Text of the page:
October 16, 1997    

I am honored to be invited to deliver the keynote address at this ALI-ABA course on investment management regulation. As more and more investment funds use futures and commodity option products to diversify their portfolios and to manage risks, the regulatory program of the Commodity Futures Trading Commission becomes increasingly relevant to this audience.

Since it was established as an independent agency in 1974, the CFTC has witnessed two significant trends. On the one hand, the number and variety of new financial instruments have grown enormously. On the other hand, investment strategies, financial markets and national economies previously defined by clear borders are increasingly linked and interdependent. Consequently, financial regulators must not only be flexible in accommodating innovations within the industries they regulate; they must also continually reevaluate the effectiveness and efficiency of their regulatory frameworks, with careful attention to the activities of other regulators and other markets, both here and abroad.

One of the Commission's top priorities in recent years has been to ensure that the agency is responsive to the competitive challenges facing the U.S. futures industry and its customers, while at the same time preserving important customer protections and market safeguards -- in other words, responsible, prudent and informed regulatory reform. The Commission has accomplished a great deal toward this end, although we can and will do more.

I would first like to highlight for you the Commission's recent approaches toward streamlining regulation and fostering customer-friendly disclosure practices in the area of collective investment vehicles and advisors. Collective investment funds involved in futures or commodity option transactions are, in CFTC parlance, "commodity pools," and persons who manage futures accounts for customers or give trading advice to customers are called "commodity trading advisors."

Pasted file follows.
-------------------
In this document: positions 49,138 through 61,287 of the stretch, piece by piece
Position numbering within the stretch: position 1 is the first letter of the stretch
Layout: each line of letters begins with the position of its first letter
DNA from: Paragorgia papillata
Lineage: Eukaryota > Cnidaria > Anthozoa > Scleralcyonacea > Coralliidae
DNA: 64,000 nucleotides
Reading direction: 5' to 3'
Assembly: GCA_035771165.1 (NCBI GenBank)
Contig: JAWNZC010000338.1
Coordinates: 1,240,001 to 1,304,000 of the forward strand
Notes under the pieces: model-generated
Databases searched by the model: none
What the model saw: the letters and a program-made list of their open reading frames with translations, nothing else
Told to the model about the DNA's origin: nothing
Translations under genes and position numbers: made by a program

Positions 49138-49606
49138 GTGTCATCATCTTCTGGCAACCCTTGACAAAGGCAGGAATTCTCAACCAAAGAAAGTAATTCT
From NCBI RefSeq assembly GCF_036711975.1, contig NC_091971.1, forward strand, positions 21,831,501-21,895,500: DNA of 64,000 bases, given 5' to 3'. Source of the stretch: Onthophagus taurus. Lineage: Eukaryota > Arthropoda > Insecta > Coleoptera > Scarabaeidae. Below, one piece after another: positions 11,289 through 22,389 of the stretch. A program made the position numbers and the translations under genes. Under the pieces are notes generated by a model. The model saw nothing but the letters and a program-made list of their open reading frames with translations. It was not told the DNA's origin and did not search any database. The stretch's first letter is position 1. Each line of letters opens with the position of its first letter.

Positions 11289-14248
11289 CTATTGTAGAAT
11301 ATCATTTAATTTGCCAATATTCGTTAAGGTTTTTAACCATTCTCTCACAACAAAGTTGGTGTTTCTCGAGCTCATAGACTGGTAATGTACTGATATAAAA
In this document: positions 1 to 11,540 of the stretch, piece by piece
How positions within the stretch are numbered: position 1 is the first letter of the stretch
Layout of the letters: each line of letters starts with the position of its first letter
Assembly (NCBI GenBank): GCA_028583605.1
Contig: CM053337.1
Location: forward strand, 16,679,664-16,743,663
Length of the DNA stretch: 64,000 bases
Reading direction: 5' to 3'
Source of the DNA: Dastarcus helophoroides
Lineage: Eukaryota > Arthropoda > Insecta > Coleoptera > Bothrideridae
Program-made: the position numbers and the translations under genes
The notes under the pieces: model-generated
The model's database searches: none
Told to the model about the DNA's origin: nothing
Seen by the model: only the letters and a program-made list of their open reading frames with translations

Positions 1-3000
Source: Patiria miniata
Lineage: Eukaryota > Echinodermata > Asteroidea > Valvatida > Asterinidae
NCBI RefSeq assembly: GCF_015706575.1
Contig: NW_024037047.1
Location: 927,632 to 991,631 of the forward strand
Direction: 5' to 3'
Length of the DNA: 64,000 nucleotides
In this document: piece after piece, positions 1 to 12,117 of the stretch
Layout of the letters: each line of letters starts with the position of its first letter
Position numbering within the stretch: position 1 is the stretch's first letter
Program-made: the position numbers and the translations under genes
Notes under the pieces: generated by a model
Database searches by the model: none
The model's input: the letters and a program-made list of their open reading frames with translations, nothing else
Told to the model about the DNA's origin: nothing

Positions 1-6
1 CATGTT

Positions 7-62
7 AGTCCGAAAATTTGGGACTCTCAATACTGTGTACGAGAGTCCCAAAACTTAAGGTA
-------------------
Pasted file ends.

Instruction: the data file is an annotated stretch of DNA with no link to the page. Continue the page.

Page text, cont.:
About two years ago, the CFTC adopted comprehensive revisions of its disclosure document requirements for commodity pool operators and commodity trading advisors. These disclosure documents very much resemble the prospectuses required for investment companies and other publicly offered securities. The CFTC embarked on a wholesale revision of these rules with a view toward making commodity pool and commodity trading advisor disclosure documents simpler, easier to understand and more meaningful to investors. This rulemaking achieved four noteworthy objectives:

First, we created a template for a more readable, logically organized document that gives priority attention to the more important information. To this end, we required a table of contents, specified the order of initial core items and eliminated much of the previously required "boilerplate" language.

Second, we completely redesigned the format, scope and content of past performance presentations. As you may know, unlike the Securities and Exchange Commission, the CFTC has long required disclosure of past performance information -- "track record" data -- as one component of the prospectus. These disclosures, given the complexity of pool structures now in use, had grown in length and difficulty. Streamlining of this disclosure was a key objective of the Commission's efforts. New approaches in this area included a wholly new summary capsule format highlighting the worst monthly loss and greatest cumulative loss suffered by the pool or trading program during the last five years. We also required that monthly and annual returns for the pool or trading program be presented either in a numerical table or in a new bar chart format.

For the first time the Commission required disclosure of a pool's "break-even" point to show an investor the level of trading profits the pool must achieve in a year to cover its fees and expenses and to begin to provide a return to its investors.

Finally, the revised rules called for a comprehensive, integrated and particularized overview of the offered pool or trading program and the principal risk factors relevant to that investment, specifically including risks such as volatility, leverage, liquidity and counterparty creditworthiness that are common in the over-the-counter derivatives context.

We have been pleased with the results of these extensive revisions.

More recently, in January of this year, the Commission formally confirmed its support in principle for the use by commodity pool operators of a two-part disclosure document, analogous to the prospectus and statement of additional information used for mutual funds. In addressing the two-part disclosure concept, we have been working with the National Futures Association, a self-regulatory organization of commodity professionals designated by the Commission under the Commodity Exchange Act to perform certain regulatory functions. We have also been working with the Securities and Exchange Commission in reviewing proposals for "plain English" commodity pool disclosures.